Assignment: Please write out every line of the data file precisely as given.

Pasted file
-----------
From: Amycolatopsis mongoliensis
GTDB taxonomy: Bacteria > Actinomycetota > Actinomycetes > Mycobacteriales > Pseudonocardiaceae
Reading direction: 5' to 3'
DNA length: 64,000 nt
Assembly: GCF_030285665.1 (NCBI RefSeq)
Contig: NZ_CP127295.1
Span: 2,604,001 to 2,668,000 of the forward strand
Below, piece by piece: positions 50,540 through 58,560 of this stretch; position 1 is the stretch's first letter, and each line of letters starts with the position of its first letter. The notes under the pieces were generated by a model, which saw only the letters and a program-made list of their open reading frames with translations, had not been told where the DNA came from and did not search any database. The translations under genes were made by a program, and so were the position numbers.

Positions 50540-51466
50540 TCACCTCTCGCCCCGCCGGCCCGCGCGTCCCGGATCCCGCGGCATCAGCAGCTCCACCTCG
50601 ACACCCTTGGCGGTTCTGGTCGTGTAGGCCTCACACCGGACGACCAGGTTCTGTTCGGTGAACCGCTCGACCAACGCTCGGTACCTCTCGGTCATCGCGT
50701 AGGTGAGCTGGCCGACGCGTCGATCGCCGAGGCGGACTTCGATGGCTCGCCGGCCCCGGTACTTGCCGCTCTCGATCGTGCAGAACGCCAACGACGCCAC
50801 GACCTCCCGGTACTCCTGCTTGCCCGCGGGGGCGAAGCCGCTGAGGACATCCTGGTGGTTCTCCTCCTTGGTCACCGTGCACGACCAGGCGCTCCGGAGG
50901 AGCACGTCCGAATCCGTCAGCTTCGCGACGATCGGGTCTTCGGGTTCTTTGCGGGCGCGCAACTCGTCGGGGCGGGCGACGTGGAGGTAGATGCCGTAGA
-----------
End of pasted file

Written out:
From: Amycolatopsis mongoliensis
GTDB taxonomy: Bacteria > Actinomycetota > Actinomycetes > Mycobacteriales > Pseudonocardiaceae
Reading direction: 5' to 3'
DNA length: 64,000 nt
Assembly: GCF_030285665.1 (NCBI RefSeq)
Contig: NZ_CP127295.1
Span: 2,604,001 to 2,668,000 of the forward strand
Below, piece by piece: positions 50,540 through 58,560 of this stretch; position 1 is the stretch's first letter, and each line of letters starts with the position of its first letter. The notes under the pieces were generated by a model, which saw only the letters and a program-made list of their open reading frames with translations, had not been told where the DNA came from and did not search any database. The translations under genes were made by a program, and so were the position numbers.

Positions 50540-51466
50540 TCACCTCTCGCCCCGCCGGCCCGCGCGTCCCGGATCCCGCGGCATCAGCAGCTCCACCTCG
50601 ACACCCTTGGCGGTTCTGGTCGTGTAGGCCTCACACCGGACGACCAGGTTCTGTTCGGTGAACCGCTCGACCAACGCTCGGTACCTCTCGGTCATCGCGT
50701 AGGTGAGCTGGCCGACGCGTCGATCGCCGAGGCGGACTTCGATGGCTCGCCGGCCCCGGTACTTGCCGCTCTCGATCGTGCAGAACGCCAACGACGCCAC
50801 GACCTCCCGGTACTCCTGCTTGCCCGCGGGGGCGAAGCCGCTGAGGACATCCTGGTGGTTCTCCTCCTTGGTCACCGTGCACGACCAGGCGCTCCGGAGG
50901 AGCACGTCCGAATCCGTCAGCTTCGCGACGATCGGGTCTTCGGGTTCTTTGCGGGCGCGCAACTCGTCGGGGCGGGCGACGTGGAGGTAGATGCCGTAGA